Here’s the important part of an article about Humboldt County’s cannabis culture forwarded to us by commenter re:pete
California Cannabis Voice(ccv) is seeking to stave off this fate by drafting an ordinance to be backed by the county’s Board of Supervisors. The ordinance sets “best practices” guidelines for growers and calls upon the county government to support, regulate and promote ethical cultivators. The hope is that growers complying with the ordinance will be grandfathered into the licensing process once legalization goes statewide. The ordinance, now in its sixth draft and expected to be on the desks of the board by June, is being touted as the future industry standard.
Several environmental groups (epic, Friends of the eel, and the Northcoast Environmental Center) have sounded the alarm as the ordinance process moves forward, saying that CCV is rushing the process through without creating the regulatory framework necessary to enforce environmental stewardship. The environmental impact of illegal grows has been a hot topic for a while—pesticides, water diversions and illegal grading have all left their mark on the local landscape. The ordinance contains language which addresses these issues, but many say the wording is too nebulous and there are just too many loopholes to take the risk of giving growers cultivation carte blanche.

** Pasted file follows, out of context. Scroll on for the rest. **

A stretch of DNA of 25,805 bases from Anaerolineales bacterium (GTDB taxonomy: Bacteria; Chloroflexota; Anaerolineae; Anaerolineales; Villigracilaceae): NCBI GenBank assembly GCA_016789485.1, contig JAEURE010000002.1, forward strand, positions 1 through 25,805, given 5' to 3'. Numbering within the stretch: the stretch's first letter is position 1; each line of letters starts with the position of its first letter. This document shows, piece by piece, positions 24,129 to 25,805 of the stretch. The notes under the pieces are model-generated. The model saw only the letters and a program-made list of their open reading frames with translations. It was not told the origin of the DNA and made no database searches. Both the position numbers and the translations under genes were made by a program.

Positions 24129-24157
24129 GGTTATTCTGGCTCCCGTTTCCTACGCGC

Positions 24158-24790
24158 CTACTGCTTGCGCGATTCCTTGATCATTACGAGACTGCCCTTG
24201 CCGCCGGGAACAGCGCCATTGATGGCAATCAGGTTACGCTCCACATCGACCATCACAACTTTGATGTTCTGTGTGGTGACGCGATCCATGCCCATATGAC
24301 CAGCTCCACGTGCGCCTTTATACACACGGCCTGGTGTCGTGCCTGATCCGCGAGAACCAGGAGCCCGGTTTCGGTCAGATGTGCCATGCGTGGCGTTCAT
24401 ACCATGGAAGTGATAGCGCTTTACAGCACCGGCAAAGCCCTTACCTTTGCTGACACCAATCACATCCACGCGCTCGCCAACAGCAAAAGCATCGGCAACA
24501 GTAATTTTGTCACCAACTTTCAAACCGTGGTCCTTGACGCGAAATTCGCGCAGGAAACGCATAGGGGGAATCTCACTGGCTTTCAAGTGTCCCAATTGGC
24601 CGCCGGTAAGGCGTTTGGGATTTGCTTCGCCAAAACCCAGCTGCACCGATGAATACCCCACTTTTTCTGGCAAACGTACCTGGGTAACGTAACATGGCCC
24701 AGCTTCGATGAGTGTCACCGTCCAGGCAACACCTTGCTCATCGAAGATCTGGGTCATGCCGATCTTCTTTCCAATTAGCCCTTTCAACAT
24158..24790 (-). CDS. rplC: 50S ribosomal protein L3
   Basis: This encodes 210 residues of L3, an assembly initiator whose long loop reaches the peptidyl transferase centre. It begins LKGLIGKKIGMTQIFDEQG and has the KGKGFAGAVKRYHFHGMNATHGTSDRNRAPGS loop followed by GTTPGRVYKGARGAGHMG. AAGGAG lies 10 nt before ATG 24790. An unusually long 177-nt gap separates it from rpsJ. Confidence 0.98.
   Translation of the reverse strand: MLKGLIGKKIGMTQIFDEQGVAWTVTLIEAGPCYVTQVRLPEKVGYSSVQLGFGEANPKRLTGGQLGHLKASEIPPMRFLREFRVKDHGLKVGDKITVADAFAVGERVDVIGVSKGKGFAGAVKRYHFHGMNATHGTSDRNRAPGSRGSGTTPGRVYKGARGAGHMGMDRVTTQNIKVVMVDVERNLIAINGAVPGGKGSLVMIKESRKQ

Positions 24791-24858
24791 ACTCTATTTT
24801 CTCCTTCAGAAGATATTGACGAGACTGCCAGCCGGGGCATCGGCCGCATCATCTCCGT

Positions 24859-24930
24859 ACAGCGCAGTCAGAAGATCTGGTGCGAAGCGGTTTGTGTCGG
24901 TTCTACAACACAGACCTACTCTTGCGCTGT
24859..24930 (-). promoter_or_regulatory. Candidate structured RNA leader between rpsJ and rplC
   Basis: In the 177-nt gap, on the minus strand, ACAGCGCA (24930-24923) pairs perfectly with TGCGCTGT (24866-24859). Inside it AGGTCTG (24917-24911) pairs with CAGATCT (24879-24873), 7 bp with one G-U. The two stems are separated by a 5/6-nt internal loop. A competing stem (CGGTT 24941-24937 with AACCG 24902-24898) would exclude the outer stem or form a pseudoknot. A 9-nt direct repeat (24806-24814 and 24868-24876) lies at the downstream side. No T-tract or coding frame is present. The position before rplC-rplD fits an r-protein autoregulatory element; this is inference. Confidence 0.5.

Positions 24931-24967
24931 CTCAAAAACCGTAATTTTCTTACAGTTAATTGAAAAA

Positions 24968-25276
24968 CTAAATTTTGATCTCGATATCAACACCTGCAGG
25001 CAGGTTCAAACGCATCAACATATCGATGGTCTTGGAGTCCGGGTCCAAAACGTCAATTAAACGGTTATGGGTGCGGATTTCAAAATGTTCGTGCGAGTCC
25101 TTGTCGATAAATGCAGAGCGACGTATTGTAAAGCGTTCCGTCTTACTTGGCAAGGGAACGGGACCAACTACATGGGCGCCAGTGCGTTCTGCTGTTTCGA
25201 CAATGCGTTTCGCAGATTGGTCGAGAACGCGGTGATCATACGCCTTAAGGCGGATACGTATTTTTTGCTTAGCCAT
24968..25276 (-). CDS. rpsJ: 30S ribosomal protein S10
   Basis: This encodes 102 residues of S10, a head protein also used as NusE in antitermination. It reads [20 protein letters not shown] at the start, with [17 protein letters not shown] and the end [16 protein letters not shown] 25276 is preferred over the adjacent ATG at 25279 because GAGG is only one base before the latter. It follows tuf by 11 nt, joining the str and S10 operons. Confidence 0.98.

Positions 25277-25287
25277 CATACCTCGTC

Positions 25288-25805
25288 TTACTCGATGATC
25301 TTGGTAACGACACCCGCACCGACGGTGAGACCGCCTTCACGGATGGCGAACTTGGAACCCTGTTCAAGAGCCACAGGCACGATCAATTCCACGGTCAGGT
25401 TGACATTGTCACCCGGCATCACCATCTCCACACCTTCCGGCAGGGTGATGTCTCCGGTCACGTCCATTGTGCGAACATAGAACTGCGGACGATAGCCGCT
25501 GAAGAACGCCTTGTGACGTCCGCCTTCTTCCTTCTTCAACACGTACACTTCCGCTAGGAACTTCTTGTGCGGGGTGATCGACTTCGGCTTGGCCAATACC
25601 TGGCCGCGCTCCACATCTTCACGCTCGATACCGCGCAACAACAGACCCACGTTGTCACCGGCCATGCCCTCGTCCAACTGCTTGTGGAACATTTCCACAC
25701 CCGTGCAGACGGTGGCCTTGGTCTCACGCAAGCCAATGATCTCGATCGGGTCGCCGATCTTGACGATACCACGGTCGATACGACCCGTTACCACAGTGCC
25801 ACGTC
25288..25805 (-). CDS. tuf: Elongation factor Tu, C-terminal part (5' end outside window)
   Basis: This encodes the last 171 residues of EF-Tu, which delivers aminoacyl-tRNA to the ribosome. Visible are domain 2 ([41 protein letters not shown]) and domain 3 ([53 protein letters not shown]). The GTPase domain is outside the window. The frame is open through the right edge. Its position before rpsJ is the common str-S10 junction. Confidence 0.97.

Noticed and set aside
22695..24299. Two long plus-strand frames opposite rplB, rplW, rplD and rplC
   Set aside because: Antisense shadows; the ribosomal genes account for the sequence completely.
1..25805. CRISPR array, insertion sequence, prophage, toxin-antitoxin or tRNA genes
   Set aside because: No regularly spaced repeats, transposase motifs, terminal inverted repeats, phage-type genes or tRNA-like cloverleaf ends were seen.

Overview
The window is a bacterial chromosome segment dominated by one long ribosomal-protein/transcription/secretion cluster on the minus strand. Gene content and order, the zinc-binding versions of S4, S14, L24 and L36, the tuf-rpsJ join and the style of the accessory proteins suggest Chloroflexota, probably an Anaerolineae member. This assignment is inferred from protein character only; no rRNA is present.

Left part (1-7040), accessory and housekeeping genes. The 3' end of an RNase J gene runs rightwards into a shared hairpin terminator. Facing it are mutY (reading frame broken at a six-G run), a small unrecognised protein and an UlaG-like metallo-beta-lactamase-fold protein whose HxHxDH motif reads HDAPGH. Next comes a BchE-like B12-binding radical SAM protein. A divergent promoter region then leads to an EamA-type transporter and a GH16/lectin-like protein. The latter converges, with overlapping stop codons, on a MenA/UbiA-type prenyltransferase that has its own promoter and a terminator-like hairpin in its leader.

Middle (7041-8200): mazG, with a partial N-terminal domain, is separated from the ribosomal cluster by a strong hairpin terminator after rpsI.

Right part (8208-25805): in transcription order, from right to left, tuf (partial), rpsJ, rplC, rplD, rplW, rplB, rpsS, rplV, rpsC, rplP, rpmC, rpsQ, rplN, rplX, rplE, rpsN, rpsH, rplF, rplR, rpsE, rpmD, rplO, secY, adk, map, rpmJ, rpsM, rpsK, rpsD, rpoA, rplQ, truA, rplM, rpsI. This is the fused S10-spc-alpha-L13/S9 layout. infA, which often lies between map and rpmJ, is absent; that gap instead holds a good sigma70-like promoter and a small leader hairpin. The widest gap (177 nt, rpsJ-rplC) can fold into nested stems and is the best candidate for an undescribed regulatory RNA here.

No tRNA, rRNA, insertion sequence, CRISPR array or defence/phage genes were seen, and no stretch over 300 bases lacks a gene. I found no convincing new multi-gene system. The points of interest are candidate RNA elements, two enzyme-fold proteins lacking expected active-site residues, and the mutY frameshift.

Dan Ehresman, executive director of the Northcoast Environmental Center, was present for the initial stakeholder meeting when the ordinance was being drafted.
“We may have been hopeful at the beginning of this process that they were going to be listening to a broad base of stakeholders, but it’s clear that they have a set agenda and that they’re moving forward without including these essential components that a lot of people talked about,” said Ehresman in a recent radio interview.
Far from simply supporting the mom-and-pop grows that are touted as the backbone of the cannabis community, Ehresman and others worry the language in the ordinance, as it stands, opens the door for commercial agriculture with little to no oversight of environmental impact.
“Any ordinance needs to have funding for not only running the program but enforcing important environmental laws that are being violated right now. We need to deal with the existing impacts to salmon and downstream communities before we can even think about expanding exponentially from where they are today. Unfortunately, CCV’s proposed ordinance is geared towards turbocharging the green rush while enabling mega-grows at the expense of family-scale farms, healthy watersheds and safe communities,” says Ehresman, “A lot of people in the cultivation community are well-intentioned and want to address environmental concerns, but [the] current initiative only plays lipservice to it.”
Full article in the Fix https://www.thefix.com/content/emerald-triangle-cannabis-linda-stansberry0413